Q. I know that this is not the time of year to fertilize plants, but I have a few questions regarding that subject now that it is on my mind. Do you have any suggestions for good way to apply fertilizer to plants that are in rock mulch? It's somewhat of a hassle to move the rock from around the plants, apply granular fertilizer, work it into the soil, and then replace the rock. I've used Miracle-Gro for foliar feeding, but they recommend that you feed the plants every 7 - 14 days. Is there another liquid option that only needs to be applied once or twice a season?
A. Let's cover a few options that you can use to fertilize plants in rock mulch.
The liquid drench method. You can take a fertilizer which is soluble in water and dissolve it in a bucket of water and apply it to the root area where it is irrigated. This works very well with iron products that should be applied to the soil provided the product dissolves or is suspended in water.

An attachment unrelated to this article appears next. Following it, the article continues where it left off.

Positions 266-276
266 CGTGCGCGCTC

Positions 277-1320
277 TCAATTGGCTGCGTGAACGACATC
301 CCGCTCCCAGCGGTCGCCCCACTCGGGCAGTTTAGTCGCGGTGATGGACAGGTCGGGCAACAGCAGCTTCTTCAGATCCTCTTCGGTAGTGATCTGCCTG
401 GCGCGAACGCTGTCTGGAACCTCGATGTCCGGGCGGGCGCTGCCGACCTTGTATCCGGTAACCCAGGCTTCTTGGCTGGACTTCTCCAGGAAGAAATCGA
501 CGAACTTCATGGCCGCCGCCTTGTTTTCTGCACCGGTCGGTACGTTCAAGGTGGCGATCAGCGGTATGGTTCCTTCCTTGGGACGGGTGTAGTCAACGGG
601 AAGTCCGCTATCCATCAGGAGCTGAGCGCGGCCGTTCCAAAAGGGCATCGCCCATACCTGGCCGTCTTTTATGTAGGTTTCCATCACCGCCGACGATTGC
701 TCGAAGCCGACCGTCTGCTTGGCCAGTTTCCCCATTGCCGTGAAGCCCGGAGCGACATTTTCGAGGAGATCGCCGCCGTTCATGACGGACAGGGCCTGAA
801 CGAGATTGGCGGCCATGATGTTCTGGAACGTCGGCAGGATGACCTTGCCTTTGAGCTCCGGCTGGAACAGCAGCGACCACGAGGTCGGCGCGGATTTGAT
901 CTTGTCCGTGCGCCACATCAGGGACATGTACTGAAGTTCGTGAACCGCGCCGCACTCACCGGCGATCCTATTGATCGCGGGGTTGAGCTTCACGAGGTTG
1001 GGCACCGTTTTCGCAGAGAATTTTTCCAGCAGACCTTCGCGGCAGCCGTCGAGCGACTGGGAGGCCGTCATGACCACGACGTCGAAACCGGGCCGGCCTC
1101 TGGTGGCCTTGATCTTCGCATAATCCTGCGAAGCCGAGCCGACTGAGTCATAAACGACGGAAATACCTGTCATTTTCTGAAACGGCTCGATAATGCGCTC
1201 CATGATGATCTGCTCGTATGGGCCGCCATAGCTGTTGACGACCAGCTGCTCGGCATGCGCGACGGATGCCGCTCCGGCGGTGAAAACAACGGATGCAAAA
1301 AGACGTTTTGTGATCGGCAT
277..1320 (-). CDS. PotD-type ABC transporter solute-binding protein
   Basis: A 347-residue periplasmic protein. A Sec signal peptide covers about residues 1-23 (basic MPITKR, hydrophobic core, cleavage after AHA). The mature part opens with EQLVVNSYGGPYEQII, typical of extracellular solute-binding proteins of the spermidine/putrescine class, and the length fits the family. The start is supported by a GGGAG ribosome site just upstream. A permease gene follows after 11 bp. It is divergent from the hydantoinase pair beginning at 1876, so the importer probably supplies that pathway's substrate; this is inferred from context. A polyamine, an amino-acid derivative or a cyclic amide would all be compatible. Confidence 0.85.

The dry fertilizer drench. Apply a dry fertilizer to the rock mulch between the plant and its source of water. Take a hose with a nozzle and wash it into the mulch. Make sure the fertilizer is not applied too close to the plant or the fertilizer might damage or even kill a plant.
|One type of fertilizer stake with a plastic cap for driving |
the stake into the wet ground with a hammer.
The fertilizer stake method. Take a fertilizer stakes and either push them or hammer them into the soil after an irrigation and in the area close to the source of water. Of course you will use the plastic cap that comes with the stakes when you hammer them into the soil.
Foliar applications of fertilizer. This works quite well but as you mentioned it is short-lived compared to a soil application. Make sure you use a wetting agent with the foliar spray.
Install a fertilizer injector. These can be very pricey. Remember that with an injector the fertilizer is applied in proportion to the amount of water that is given to a plant. Those plants which receive more water, receive more fertilizer. It is important to have an irrigation system which applies to water correctly if this is to work well.